Catamaran

Nautitech 44

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Already a classic!

Nautitech has not been part of Dufour since 2002. If the first boats in NautitechÍs second generation - including the 40 and the 47 which were launched by the builder - were directly descended from the previous models, the 44 launched in 2006 was an original designƒ The Mortain/Mavrikios design team worked for 18 months on the project. Finally, putting aside the famous U-shaped galley as seen on the Nautitech 435, they made lots of changes, starting with the deck layout being completely redesigned, with an overhanging coachroof and more-upright hatches. The comfort level of the accommodation also improved. The choice of rather fine hulls was maintained and itÍs just as well: thanks to them, the 44 shows great potential under sail, despite a less favorable sail area to weight ratio - 10.33m_/t as opposed to 12 for the 435. The emphasis was put on the conviviality of the nacelle, which is flush-decked with the cockpit. However, compared to current standards the load capability is significantly lower. The career of the 44 continued until 2014 under the guise of the 441 and 442: the former having a single helm station, as opposed to two for the latter. Both had a more flattering finish and larger hatches in the hulls, and also had the option of a square-topped mainsail.

Nautitech 44 catamaran review

A quick boat with keels which draw 1.20 m, the Nautitech 44 goes rather well upwind.

A design classicƒ which is ageing well!

The coachroof, even if it is more prominent than that on the 395, is still understated and integrates remarkably well into the overall lines - the fineness of the hard-top bimini, a Nautitech feature since 2003, helps a lot. A nice piece of design, with reverse sheer, which if not revolutionary is still up to date ten years after it was launched. The builder and the naval architects clearly favored sea-keeping qualities, with the freeboard being kept reasonable, a lower waterline beam than the majority of current comfort-type catamarans and above all a comfortable bridge deck clearance of 80 cm. The same goes for the polyester sandwich and the moldings which stiffen the structure, the aluminum extrusion retained for the mast, and the 40 hp motors - at a time 10 years ago when most builders were content to use 30 hp. In fact, the 44 skips along at eight knots without pushing the throttles all the way - cruising speed is reached at 2,200 RPM.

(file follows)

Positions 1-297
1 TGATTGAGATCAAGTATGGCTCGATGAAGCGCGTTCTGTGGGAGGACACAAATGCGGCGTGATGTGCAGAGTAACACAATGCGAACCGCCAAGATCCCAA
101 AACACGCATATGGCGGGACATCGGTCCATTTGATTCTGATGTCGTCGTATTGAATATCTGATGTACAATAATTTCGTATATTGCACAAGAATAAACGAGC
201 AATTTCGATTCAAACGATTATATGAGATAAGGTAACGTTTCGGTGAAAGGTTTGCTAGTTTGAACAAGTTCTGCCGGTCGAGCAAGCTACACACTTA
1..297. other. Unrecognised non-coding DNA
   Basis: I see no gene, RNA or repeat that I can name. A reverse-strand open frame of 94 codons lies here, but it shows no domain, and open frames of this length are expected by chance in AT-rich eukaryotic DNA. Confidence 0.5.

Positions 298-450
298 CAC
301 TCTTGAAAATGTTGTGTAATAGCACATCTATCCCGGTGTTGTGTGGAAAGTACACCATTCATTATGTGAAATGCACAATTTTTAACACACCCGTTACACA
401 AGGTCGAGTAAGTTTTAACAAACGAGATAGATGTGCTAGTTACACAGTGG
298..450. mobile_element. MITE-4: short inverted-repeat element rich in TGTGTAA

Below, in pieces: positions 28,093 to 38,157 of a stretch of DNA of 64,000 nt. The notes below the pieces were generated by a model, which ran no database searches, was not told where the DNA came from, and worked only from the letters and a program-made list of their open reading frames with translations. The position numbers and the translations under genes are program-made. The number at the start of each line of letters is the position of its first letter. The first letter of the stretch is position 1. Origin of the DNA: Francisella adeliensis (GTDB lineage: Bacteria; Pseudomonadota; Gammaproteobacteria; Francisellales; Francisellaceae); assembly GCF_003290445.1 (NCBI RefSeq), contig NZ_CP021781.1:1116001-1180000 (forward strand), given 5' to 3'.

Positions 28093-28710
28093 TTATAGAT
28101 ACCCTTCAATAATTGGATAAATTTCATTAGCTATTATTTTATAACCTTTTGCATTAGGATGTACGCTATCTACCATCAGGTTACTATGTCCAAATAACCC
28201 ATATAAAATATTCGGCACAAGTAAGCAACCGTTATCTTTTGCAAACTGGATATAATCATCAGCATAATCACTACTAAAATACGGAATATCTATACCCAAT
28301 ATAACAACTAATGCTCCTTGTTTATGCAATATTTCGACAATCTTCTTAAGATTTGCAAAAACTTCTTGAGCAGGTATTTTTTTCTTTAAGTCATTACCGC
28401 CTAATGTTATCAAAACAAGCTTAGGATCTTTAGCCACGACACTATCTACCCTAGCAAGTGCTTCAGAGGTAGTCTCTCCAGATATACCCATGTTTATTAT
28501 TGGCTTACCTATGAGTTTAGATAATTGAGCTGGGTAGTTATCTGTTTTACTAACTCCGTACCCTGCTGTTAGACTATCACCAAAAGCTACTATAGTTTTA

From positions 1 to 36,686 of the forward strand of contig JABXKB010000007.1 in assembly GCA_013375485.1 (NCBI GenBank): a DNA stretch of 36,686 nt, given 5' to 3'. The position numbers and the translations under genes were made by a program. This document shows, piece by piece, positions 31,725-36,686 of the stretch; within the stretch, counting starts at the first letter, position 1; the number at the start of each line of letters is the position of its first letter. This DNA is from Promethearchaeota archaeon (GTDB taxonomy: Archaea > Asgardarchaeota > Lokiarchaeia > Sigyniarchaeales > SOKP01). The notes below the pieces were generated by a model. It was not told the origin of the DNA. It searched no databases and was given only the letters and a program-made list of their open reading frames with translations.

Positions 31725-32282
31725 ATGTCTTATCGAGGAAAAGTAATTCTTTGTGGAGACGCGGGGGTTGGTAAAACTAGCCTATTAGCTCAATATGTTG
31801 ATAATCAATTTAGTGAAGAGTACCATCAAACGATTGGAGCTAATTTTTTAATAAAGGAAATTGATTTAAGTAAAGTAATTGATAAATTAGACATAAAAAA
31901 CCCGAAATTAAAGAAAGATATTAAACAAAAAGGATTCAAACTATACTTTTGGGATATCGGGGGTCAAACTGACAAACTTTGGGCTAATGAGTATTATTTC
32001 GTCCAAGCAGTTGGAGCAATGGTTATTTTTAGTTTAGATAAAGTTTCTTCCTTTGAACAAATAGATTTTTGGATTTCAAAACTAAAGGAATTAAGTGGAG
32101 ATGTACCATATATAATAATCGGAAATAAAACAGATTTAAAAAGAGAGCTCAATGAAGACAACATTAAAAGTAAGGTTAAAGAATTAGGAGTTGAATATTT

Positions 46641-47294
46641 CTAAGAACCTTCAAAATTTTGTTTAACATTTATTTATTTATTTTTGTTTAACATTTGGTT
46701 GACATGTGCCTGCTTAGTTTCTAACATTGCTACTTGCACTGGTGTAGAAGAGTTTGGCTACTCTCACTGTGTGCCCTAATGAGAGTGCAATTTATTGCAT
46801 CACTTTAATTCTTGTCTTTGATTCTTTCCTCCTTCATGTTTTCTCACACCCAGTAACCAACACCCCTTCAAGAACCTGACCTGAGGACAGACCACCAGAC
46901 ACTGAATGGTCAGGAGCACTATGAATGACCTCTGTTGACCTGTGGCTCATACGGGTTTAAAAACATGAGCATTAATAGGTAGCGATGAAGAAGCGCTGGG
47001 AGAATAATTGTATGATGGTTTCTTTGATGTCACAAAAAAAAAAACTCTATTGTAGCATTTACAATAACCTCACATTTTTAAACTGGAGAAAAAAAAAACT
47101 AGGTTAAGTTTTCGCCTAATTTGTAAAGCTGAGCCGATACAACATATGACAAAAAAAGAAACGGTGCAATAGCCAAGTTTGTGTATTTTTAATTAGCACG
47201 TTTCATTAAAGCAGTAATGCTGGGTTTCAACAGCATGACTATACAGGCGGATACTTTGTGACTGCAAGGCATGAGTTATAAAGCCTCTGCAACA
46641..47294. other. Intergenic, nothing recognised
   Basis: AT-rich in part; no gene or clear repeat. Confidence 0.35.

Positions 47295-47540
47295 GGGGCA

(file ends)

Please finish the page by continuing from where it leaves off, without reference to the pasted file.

Swift in a breeze

Conscious of wanting to limit the effort required for sail-handling, the builder limited the area of the foresail, which had the appearance of a small yankee, cut very high - the idea being to bring the sheeting angle back so that the winch would be within reach of the helmsman. Or rather to the leeward helm station, as there are two. As for the mainsail, it is well sized at 60m_ as opposed to 35, obviously the favored of the two. This configuration turned out to be OK for sail handling - the 44 tacks very easily, even if ...

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